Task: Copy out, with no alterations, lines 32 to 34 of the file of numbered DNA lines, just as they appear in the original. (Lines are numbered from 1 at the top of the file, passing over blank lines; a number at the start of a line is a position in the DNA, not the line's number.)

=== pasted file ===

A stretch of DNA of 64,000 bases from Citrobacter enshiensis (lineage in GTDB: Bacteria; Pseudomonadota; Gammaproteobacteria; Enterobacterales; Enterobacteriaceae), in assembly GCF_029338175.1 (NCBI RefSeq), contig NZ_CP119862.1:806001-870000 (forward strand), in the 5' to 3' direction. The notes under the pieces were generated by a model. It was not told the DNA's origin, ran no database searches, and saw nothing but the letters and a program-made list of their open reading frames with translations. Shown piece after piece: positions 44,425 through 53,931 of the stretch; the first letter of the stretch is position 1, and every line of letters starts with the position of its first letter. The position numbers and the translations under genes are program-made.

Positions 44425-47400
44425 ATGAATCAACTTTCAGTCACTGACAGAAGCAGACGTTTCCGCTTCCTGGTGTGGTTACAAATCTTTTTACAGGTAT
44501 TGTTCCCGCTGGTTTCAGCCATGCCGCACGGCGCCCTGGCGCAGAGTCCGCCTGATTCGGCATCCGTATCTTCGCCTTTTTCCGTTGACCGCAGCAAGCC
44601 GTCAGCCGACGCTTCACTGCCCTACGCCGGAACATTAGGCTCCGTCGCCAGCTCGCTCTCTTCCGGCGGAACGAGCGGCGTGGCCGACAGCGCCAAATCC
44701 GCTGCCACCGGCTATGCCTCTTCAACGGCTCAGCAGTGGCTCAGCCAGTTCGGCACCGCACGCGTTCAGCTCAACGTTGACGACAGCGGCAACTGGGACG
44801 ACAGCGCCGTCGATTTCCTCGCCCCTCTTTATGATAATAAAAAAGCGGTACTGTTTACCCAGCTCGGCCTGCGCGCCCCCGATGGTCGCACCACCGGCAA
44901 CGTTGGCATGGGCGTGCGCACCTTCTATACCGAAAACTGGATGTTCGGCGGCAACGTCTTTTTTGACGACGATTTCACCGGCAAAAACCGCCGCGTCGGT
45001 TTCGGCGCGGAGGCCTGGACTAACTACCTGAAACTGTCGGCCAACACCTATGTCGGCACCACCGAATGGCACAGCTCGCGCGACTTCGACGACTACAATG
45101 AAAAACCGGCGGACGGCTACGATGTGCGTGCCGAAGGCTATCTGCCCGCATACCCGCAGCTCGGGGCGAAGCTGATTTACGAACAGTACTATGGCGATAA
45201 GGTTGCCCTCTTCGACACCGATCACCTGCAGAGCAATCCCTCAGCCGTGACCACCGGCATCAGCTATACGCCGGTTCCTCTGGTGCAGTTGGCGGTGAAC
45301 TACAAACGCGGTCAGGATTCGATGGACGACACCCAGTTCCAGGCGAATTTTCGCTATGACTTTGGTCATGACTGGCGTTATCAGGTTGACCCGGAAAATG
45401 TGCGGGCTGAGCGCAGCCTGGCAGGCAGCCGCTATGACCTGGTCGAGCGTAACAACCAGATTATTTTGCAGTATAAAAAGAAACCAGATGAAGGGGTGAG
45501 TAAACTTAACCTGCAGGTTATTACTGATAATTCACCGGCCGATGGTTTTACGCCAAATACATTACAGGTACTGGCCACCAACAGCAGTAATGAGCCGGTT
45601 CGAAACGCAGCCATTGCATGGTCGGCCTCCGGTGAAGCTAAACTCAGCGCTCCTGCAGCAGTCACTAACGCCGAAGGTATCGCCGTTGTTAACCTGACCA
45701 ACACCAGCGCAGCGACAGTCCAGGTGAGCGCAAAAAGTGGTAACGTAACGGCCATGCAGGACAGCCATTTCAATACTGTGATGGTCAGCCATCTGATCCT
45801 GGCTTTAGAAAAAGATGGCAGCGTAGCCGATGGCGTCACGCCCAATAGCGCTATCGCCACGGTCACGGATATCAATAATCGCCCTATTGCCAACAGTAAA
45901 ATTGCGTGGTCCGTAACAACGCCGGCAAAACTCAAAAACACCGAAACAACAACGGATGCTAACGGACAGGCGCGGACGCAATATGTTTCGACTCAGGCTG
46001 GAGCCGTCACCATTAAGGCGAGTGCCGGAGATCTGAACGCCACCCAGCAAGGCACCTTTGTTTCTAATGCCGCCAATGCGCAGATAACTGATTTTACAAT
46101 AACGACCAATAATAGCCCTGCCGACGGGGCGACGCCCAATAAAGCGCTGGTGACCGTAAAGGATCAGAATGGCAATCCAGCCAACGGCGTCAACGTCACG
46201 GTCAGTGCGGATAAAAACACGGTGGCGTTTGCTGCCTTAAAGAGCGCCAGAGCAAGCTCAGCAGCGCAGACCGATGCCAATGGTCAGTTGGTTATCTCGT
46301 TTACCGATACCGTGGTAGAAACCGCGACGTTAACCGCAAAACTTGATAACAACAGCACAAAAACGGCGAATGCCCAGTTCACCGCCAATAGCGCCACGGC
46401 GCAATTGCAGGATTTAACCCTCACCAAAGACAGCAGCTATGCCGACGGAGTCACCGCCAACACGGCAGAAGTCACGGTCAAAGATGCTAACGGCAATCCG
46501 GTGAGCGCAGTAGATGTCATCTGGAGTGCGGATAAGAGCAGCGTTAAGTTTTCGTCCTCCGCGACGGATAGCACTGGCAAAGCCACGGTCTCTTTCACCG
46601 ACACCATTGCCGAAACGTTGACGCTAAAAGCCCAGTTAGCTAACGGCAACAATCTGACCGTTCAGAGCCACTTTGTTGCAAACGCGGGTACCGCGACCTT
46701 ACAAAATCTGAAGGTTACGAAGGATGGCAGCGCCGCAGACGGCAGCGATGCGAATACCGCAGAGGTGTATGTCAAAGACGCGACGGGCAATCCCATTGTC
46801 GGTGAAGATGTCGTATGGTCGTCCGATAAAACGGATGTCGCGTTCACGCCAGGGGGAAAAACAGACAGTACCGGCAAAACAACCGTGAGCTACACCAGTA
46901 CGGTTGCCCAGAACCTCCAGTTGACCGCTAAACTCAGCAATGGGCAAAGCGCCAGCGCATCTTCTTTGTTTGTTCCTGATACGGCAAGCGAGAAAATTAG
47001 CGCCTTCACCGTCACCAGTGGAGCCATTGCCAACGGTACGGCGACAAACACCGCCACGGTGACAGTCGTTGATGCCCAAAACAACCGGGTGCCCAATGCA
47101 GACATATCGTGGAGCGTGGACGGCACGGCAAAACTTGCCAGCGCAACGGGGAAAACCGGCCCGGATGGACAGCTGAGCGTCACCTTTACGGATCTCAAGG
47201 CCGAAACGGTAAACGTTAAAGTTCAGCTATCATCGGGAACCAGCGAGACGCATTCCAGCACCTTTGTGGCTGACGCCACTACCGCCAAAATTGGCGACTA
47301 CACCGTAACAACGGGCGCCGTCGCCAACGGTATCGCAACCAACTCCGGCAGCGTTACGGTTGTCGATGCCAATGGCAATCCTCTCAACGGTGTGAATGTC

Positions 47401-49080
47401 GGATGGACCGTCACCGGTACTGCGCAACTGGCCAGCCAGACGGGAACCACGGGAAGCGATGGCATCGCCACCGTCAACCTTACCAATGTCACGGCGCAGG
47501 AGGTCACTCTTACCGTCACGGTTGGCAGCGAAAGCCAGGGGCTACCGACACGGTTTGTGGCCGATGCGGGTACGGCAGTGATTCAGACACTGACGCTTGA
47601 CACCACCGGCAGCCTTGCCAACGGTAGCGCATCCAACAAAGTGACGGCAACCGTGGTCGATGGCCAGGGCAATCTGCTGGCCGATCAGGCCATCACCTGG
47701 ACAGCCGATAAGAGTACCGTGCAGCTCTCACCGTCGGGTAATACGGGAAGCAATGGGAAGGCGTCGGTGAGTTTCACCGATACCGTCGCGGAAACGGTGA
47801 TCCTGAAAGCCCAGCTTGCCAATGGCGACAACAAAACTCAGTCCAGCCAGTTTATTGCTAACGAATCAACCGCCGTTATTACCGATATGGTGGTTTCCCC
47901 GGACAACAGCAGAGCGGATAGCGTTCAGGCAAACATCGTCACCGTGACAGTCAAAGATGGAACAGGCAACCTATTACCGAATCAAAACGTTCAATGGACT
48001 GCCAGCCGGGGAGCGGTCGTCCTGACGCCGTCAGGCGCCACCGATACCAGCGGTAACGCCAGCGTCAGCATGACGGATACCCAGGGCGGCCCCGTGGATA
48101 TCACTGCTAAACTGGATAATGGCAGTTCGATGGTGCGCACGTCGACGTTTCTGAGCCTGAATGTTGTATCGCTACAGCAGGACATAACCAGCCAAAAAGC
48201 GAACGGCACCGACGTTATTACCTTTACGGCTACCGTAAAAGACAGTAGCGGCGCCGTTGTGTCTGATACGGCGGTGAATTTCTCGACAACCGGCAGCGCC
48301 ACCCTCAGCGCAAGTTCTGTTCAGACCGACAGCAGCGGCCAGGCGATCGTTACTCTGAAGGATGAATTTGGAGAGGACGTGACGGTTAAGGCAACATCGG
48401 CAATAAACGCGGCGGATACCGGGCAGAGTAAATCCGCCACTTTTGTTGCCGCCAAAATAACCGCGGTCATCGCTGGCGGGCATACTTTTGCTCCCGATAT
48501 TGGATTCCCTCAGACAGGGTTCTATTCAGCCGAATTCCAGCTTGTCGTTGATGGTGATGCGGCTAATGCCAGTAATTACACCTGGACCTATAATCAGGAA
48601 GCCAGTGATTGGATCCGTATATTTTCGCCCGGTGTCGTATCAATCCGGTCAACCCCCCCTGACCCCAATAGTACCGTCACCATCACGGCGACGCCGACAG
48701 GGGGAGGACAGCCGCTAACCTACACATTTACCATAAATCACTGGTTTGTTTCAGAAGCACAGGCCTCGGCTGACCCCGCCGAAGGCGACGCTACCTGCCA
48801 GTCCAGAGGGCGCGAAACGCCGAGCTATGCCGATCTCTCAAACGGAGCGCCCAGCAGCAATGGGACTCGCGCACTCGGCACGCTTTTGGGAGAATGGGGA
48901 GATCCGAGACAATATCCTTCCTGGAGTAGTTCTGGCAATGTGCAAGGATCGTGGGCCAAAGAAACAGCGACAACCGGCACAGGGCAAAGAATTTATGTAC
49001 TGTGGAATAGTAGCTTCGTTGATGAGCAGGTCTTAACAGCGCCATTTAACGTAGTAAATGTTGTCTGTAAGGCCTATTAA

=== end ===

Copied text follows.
47301 CACCGTAACAACGGGCGCCGTCGCCAACGGTATCGCAACCAACTCCGGCAGCGTTACGGTTGTCGATGCCAATGGCAATCCTCTCAACGGTGTGAATGTC

Positions 47401-49080
47401 GGATGGACCGTCACCGGTACTGCGCAACTGGCCAGCCAGACGGGAACCACGGGAAGCGATGGCATCGCCACCGTCAACCTTACCAATGTCACGGCGCAGG